• Authors: Yejin Mok; Kunihiro Matsushita Shoshana Ballew Yingying Sang Keum Jung
      Abstract: Publication date: October 2017
      Source:American Journal of Kidney Diseases, Volume 70, Issue 4
      Author(s): Yejin Mok, Kunihiro Matsushita, Shoshana H. Ballew, Yingying Sang, Keum Ji Jung, Sunmi Lee, Sun Ha Jee, Josef Coresh
      Background Reported associations of estimated glomerular filtration rate (eGFR) with cancer risk are inconsistent, and data for the proteinuria-cancer relationship are sparse. We sought to quantify the associations of cancer incidence with eGFR and with proteinuria in a large population-based cohort. Study Design A prospective cohort study. Setting & Participants 242,583 adults (30-74 years old) without a diagnosis of cancer at baseline in the Korean Heart Study, based on health checkups in 1996 to 2004 with follow-up until 2012. Predictors Creatinine-based eGFR (≥90, 60-89, 45-59, and <45mL/min/1.73m2) and dipstick proteinuria (undetectable/trace, 1+, 2+, and ≥3+). Outcomes Overall and site-specific cancer incidence based on ICD-10 codes. Results 15,165 cases of cancer were detected. The relationship between eGFR and incidence of any cancer was J shaped, with the lowest risk at 45 to 59mL/min/1.73m2. There was 44% higher risk for any cancer among those with eGFRs<45mL/min/1.73m2 compared with those with eGFRs≥90mL/min/1.73m2 (HR, 1.44; 95% CI, 1.11-1.87). High proteinuria was also associated with cancer risk, showing a dose-response relationship (HRs of 1.24 [95% CI, 1.13-1.35], 1.38 [95% CI, 1.17-1.63], and 1.66 [95% CI, 1.30-2.12] for 1+, 2+, and ≥3+ vs undetectable/trace). Examining site-specific cancer, eGFR<45 (vs ≥45) mL/min/1.73m2 was significantly associated with kidney and ureteral cancer, multiple myeloma, and leukemia, whereas proteinuria ≥ 1+ (vs undetectable/trace) was related to a broader set of cancers (ie, stomach, rectal, liver, lung, ovarian, kidney, bladder, and multiple myeloma). After excluding study participants with follow-up less than 3 years, the associations remained consistent for kidney cancer and myeloma with eGFR and for rectal, liver, lung, and ovarian cancer with proteinuria. Limitations Relatively small number of participants with severely reduced eGFR or 70 years or older. Conclusions Kidney measures, particularly proteinuria, were associated with increased incidence of cancer. Future studies are needed to better understand the pathophysiologic mechanisms underlying these associations.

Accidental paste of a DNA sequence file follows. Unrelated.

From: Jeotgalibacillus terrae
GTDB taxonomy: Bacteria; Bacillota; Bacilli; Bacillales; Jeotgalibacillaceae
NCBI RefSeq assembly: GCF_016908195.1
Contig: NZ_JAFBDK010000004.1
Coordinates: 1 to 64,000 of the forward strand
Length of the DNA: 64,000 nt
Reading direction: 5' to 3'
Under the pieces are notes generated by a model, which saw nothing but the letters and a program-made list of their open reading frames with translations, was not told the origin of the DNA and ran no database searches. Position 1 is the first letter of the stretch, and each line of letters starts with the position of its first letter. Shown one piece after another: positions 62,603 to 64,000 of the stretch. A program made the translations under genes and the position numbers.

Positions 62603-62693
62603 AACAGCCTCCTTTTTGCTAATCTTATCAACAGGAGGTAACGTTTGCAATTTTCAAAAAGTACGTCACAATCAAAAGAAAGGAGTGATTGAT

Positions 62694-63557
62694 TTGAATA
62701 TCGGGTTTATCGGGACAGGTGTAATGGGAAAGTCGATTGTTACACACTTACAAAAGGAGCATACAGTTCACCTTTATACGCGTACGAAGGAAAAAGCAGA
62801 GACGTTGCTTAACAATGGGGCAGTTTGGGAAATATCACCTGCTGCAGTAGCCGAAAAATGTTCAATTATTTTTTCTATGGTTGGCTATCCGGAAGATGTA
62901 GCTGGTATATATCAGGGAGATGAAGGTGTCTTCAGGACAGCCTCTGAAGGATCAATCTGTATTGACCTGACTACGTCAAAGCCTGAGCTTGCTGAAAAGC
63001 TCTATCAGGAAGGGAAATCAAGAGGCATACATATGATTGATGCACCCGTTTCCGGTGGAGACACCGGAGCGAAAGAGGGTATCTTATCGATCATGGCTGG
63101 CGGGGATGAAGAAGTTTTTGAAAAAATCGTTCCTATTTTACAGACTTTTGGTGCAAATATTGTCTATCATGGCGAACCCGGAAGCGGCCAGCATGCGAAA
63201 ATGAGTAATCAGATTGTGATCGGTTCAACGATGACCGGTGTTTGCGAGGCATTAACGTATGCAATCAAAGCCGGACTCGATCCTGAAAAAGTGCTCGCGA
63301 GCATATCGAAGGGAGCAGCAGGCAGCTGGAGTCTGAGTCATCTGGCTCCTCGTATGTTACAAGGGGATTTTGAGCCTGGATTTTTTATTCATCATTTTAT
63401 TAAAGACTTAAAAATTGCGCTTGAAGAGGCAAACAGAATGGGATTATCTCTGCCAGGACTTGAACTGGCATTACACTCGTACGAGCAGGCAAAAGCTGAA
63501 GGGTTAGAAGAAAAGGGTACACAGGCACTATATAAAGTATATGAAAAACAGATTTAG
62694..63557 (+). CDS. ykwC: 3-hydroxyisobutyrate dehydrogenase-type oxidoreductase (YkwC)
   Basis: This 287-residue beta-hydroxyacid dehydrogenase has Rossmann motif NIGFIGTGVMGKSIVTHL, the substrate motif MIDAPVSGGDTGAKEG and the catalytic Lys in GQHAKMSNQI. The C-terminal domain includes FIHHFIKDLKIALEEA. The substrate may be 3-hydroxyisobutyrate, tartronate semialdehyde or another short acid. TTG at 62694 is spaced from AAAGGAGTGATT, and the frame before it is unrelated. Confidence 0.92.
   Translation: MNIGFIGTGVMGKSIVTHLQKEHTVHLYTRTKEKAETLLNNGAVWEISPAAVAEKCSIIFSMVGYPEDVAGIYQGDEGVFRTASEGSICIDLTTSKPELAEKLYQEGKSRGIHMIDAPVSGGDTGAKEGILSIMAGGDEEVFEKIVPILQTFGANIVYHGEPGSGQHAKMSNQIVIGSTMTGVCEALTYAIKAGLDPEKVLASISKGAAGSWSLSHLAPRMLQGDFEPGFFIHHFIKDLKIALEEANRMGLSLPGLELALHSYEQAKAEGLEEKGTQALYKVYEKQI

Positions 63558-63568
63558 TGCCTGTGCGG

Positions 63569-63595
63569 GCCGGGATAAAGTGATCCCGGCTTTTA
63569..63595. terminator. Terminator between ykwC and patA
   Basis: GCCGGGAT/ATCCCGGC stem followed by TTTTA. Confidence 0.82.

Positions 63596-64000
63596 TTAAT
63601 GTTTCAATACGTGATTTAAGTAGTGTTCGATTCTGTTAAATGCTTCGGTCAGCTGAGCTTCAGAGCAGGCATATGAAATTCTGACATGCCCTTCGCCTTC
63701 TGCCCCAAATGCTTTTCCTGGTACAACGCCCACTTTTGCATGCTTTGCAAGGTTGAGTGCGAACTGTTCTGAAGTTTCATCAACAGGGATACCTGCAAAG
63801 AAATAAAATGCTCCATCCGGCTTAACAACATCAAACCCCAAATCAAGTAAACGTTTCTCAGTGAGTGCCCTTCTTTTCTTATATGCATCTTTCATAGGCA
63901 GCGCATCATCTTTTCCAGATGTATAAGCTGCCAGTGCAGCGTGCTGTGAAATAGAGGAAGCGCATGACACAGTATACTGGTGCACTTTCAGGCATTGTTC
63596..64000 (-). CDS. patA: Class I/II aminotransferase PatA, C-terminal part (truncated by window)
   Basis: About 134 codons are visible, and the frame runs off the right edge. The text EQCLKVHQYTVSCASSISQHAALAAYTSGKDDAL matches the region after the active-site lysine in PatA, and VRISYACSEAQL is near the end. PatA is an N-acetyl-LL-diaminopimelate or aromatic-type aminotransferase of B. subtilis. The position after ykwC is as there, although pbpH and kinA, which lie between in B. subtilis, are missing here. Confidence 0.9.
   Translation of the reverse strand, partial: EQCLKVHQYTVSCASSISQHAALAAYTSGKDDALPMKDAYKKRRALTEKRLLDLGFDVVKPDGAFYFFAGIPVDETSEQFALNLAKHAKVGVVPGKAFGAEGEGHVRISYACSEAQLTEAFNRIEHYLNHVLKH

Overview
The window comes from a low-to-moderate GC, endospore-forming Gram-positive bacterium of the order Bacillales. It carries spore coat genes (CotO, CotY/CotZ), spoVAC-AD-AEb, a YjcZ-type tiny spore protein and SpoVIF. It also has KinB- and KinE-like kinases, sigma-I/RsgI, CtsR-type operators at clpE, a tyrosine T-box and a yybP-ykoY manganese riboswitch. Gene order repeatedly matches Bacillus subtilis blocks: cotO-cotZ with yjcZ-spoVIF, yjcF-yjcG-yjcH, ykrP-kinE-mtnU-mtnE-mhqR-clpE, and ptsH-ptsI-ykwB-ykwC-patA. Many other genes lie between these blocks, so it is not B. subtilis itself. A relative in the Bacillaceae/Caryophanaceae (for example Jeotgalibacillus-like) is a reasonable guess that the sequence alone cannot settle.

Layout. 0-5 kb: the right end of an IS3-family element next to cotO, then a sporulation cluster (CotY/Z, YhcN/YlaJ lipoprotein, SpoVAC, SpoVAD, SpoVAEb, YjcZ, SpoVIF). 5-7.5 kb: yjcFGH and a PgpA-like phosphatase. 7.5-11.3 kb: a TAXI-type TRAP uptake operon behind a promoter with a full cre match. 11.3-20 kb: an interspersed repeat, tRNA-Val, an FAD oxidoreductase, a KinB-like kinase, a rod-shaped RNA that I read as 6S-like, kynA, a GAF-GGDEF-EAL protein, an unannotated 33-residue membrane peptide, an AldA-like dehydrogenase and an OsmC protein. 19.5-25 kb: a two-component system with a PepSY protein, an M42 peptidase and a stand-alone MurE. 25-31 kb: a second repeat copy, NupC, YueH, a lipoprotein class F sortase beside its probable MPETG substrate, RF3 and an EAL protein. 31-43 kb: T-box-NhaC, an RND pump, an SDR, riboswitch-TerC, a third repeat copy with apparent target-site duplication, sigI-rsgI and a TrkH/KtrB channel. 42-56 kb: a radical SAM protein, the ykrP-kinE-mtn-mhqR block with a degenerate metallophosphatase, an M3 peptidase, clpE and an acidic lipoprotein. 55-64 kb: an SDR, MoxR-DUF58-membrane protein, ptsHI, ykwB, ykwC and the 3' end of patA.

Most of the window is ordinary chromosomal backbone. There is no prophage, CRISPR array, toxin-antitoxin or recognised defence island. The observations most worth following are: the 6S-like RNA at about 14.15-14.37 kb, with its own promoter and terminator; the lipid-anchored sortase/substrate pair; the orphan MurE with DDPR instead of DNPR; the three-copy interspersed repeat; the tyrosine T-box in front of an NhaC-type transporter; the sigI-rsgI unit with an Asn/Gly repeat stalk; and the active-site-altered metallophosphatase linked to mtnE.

PubDate: 2017-09-23T13:40:44Z
       
  • ESRD After Heart Failure, Myocardial Infarction, or Stroke in Type 2
           Diabetic Patients With CKD
    • Authors: David Charytan; Scott Solomon Peter Ivanovich Giuseppe Remuzzi Mark Cooper
      Abstract: Publication date: October 2017
      Source:American Journal of Kidney Diseases, Volume 70, Issue 4
      Author(s): David M. Charytan, Scott D. Solomon, Peter Ivanovich, Giuseppe Remuzzi, Mark E. Cooper, Janet B. McGill, Hans-Henrik Parving, Patrick Parfrey, Ajay K. Singh, Emmanuel A. Burdmann, Andrew S. Levey, Dick de Zeeuw, Kai-Uwe Eckardt, John J.V. McMurray, Brian Claggett, Eldrin F. Lewis, Marc A. Pfeffer
      Background How cardiovascular (CV) events affect progression to end-stage renal disease (ESRD), particularly in the setting of type 2 diabetes, remains uncertain. Study Design Observational study. Setting & Participants 4,022 patients with type 2 diabetes, anemia, and chronic kidney disease from the Trial to Reduce Cardiovascular Events With Aranesp Therapy (TREAT). Predictor Postrandomization CV events. Outcomes ESRD (defined as initiation of dialysis for >30 days, kidney transplantation, or refusal or nonavailability of renal replacement therapy) and post-ESRD mortality within 30 days and during overall follow-up after an intercurrent CV event. Limitations Population limited to clinical trial participants with diabetes and anemia. Results 155 of 652 (23.8%) ESRD cases occurred after an intercurrent CV event; 110 (16.9%) cases followed heart failure, 28 (4.3%) followed myocardial infarction, 12 (1.84%) followed stroke, and 5 (0.77%) followed multiple CV events. ESRD rate was higher within 30 days in individuals with an intercurrent CV event compared with those without an intercurrent event (HR, 22.2; 95% CI, 17.0-29.0). Compared to no intercurrent CV events, relative risks for ESRD were higher after the occurrence of heart failure overall (HR, 3.4; 95% CI, 2.7-4.2) and at 30 days (HR, 20.1; 95% CI, 14.5-27.9) than after myocardial infarction or stroke (P <0.001). Compared with individuals without pre-ESRD events, those with ESRD following intercurrent CV events were older, were more likely to have prior CV disease, and had higher (24.4 vs 23.1mL/min/1.73m2; P =0.01) baseline estimated glomerular filtration rates (eGFRs) and higher eGFRs at last measurement before ESRD (18.6 vs 15.2mL/min/1.73m2; P <0.001), whereas race, sex, and medication use were similar. Post-ESRD mortality was similar (P =0.3) with and without preceding CV events. Conclusions Most ESRD cases occurred in individuals without intercurrent CV events who had lower eGFRs than individuals with intercurrent CV events, but similar post-ESRD mortality. Nevertheless, intercurrent CV events, particularly heart failure, are strongly associated with risk for ESRD. These findings underscore the need for kidney-specific therapies in addition to treatment of CV risk factors to lower ESRD incidence in diabetes.